TRANSLATE

Welcome to Our Parkinson's Place


I copy news articles pertaining to research, news and information for Parkinson's disease, Dementia, the Brain, Depression and Parkinson's with Dystonia. I also post about Fundraising for Parkinson's disease and events. I try to be up-to-date as possible. I have Parkinson's
diseases as well and thought it would be nice to have a place where
updated news is in one place. That is why I began this blog.
I am not responsible for it's contents, I am just a copier of information searched on the computer. Please understand the copies are just that, copies and at times, I am unable to enlarge the wording or keep it uniformed as I wish. This is for you to read and to always keep an open mind.
Please discuss this with your doctor, should you have any questions, or concerns. Never do anything without talking to your doctor. I do not make any money from this website. I volunteer my time to help all of us to be informed. Please no advertisers. This is a free site for all.
Thank you.


Wednesday, May 10, 2017

Sage highlights ‘signal of activity’ in Parkinson’s data, but questions linger

By  Ben Adams
May 10, 2017



Sage Therapeutics posted phase 2 results from its Parkinson’s disease study yesterday in which it said its experimental med could help tremors, but the top-line data were met with confusion by Bio Twitter, and its shares fell more than 3% in normal hours trading.

The data, released alongside its financials, showed lightly detailed results from its “exploratory” Part A open-label portion of a small, 12-person phase 2 test for SAGE-217 in Parkinson’s.

The dozen patients with a moderate form of the disease were all on stable doses of the antiparkinson agent levodopa/carbidopa prior to the study, with patients withdrawn from maintenance therapy and given a morning dose only of levodopa/carbidopa for three days, followed by a single morning dose of SAGE-217 on its own for four days.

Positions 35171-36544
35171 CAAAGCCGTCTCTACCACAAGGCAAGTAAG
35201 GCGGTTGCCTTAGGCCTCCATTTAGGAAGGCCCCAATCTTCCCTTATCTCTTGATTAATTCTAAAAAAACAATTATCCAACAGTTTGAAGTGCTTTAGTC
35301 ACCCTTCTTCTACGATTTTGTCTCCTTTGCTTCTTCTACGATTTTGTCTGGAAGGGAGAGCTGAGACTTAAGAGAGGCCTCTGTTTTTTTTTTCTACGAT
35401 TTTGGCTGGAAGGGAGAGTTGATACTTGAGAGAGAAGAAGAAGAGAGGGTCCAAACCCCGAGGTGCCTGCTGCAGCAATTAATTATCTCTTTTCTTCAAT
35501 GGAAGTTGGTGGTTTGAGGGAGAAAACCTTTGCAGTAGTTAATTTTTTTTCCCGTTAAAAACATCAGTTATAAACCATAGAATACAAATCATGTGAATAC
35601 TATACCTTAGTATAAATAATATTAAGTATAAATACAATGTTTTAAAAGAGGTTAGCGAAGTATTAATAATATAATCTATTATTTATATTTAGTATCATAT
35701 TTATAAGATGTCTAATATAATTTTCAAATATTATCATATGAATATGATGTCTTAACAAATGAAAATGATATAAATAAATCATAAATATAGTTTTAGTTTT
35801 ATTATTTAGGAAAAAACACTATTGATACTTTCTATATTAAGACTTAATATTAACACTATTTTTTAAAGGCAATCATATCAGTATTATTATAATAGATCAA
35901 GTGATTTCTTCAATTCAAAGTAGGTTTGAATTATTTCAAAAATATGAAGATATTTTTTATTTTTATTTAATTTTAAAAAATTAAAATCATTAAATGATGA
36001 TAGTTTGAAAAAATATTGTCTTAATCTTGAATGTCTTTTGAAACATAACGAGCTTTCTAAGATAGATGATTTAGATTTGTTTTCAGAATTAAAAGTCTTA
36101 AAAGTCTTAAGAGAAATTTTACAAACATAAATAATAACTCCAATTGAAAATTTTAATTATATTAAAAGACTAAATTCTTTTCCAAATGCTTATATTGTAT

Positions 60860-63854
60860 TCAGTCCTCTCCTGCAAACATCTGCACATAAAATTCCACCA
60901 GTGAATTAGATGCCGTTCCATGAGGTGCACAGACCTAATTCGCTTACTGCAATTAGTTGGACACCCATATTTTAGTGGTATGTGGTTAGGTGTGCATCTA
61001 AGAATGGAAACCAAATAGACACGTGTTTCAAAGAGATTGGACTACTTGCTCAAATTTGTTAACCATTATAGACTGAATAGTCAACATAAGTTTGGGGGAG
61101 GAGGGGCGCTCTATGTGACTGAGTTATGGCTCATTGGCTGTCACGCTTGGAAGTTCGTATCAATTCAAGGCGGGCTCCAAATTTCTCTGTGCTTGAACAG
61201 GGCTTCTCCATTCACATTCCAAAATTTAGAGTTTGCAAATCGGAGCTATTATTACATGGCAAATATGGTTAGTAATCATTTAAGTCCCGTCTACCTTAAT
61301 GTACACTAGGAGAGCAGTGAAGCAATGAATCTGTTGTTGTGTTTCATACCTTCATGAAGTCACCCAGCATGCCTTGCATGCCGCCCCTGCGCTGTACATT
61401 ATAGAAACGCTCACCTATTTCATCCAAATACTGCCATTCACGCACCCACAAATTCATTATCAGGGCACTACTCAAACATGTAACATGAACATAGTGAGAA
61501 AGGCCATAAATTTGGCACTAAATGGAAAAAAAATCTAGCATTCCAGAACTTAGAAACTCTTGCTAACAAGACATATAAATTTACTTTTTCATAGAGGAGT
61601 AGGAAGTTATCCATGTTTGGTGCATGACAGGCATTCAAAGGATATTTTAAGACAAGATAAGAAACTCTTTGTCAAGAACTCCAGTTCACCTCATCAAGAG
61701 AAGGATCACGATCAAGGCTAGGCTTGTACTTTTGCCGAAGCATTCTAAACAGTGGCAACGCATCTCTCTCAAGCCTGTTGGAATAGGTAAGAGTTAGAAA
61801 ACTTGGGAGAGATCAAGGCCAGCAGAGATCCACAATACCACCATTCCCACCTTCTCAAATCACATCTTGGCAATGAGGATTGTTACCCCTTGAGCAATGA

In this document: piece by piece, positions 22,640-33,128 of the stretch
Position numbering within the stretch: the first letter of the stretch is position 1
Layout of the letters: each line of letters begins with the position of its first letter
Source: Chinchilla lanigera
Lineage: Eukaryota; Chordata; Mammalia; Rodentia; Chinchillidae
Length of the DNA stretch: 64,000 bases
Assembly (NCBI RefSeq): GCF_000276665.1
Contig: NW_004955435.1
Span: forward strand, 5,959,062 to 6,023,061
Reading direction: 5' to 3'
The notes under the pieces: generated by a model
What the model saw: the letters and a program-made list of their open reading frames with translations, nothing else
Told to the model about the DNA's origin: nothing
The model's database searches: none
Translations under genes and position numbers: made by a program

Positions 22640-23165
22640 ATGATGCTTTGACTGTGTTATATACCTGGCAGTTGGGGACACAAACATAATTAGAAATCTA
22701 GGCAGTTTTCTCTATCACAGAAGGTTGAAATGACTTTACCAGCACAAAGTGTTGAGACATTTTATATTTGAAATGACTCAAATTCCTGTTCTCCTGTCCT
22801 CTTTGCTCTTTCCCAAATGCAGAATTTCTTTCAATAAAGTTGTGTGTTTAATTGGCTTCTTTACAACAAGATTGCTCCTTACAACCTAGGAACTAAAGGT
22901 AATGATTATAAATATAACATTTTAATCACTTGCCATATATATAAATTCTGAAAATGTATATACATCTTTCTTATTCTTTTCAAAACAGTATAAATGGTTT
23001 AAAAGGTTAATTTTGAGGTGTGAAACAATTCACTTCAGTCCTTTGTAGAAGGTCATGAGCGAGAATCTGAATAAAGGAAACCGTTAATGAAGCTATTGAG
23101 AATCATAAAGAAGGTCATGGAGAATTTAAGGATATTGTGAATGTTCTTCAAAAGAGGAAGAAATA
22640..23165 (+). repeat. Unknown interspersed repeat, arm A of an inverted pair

For the overall population in the trial, levodopa/carbidopa activity was primarily focused on the motor symptoms of bradykinesia and rigidity, while SAGE-217 activity as a monotherapy was primarily focused on tremor symptoms.

In the five subjects with overt tremor (tremor score over 5 at baseline), 20% to 30% saw an improvement in tremor symptoms during the four days of SAGE-217 open-label treatment, the biotech said.

“This improvement in tremor score during the SAGE-217 dosing phase was longer-lasting than the effect on tremor observed in these subjects during the levodopa/carbidopa-only phase,” it added.  

The test was set up to see whether it was worth continuing on with further trials, and the company said it saw enough hints of activity to proceed on to an open-label Part B, which will be designed as an adjunctive treatment to antiparkinson agents in tremor-predominant patients. It also plans to assess nonmotor symptoms of Parkinson’s disease, including depression, anxiety, cognition and sleep.

But Sage's shares dropped yesterday, with some questioning just how positive these results were. Alfredo Fontanini, M.D., Ph.D, associate professor of neurobiology and behavior at Stony Brook University, tweeted: “Ok my first reading of $SAGE results on PD ... unclear signal; 20-30% reduction of UPDRS tremor in subset of patients, not too strong.”

TheStreet columnist Adam Feuerstein added: “$SAGE says ‘217 showed enough 'signal of activity' in Parkinson’s to move forward. Reading data, I have no idea if that’s bullshit or not.”

A few months back, Sage fueled, then dampened, its own M&A rumors after CEO Jeff Jonas was quoted as saying his company was at the top of everyone’s buying list, sending its shares jumping. But a few short hours later (and just before the end of after-hours trading), the chief rowed back on the M&A talk. This came after the biotech posted positive data for SAGE-217 in a small, phase 2 test, that time in major depressive disorder.

On a call with investors yesterday, Jonas said of the Parkinson’s data: “Please recall that this is an open-label trial, designed primarily to help with designing methodology and determining how SAGE-217 might fit into the Parkinson’s disease armamentarium. These initial results, they are open label need to interpret cautiously.

“Overall, the study suggested that as a great monotherapy, given at lower doses in the morning during a short duration of therapy, SAGE-217 did not have an impact on certain Parkinson's disease symptoms in general but did have an impact in reducing tremor.”

http://www.fiercebiotech.com/biotech/sage-highlights-signal-activity-parkinson-s-data-but-questions-linger

No comments:

Post a Comment